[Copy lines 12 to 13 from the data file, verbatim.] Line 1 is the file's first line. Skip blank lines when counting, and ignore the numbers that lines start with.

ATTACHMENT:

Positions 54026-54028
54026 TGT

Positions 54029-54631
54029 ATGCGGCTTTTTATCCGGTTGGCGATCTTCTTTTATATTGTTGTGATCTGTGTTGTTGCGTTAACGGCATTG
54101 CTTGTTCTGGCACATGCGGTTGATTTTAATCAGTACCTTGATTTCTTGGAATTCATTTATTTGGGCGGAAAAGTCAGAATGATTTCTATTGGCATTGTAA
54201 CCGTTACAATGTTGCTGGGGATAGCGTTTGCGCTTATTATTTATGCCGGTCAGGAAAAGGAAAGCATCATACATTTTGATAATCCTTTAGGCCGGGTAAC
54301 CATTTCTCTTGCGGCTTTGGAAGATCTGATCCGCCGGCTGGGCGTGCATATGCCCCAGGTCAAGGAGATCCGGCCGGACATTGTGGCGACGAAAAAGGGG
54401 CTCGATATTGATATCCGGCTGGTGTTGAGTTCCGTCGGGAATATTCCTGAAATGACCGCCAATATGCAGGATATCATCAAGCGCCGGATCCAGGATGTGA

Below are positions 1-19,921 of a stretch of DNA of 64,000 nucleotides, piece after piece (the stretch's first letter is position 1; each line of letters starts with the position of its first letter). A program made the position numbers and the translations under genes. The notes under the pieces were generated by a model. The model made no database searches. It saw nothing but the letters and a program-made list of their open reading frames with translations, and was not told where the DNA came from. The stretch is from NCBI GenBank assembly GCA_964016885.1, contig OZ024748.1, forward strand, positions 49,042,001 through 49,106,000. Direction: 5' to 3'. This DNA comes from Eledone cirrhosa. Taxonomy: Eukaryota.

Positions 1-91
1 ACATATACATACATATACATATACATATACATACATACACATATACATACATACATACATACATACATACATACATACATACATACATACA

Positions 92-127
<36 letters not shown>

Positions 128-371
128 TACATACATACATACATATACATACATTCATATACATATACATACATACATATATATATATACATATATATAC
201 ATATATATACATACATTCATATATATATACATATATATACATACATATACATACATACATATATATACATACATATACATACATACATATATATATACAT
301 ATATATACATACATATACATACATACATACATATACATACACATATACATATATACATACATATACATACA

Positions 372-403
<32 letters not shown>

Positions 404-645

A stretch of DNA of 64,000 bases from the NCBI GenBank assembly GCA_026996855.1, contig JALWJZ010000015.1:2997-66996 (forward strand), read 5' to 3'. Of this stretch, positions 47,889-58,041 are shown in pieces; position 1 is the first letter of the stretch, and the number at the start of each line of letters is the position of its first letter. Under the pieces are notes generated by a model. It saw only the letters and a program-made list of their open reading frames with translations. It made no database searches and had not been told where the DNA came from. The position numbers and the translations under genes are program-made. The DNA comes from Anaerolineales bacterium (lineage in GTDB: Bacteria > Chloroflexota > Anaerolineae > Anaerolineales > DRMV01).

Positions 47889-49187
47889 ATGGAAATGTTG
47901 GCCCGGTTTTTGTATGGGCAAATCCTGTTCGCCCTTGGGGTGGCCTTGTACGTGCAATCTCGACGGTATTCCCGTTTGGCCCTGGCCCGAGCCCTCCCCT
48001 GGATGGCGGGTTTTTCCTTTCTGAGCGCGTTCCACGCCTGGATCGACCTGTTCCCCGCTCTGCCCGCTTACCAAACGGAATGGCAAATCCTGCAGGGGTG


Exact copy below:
Positions 92-127
<36 letters not shown>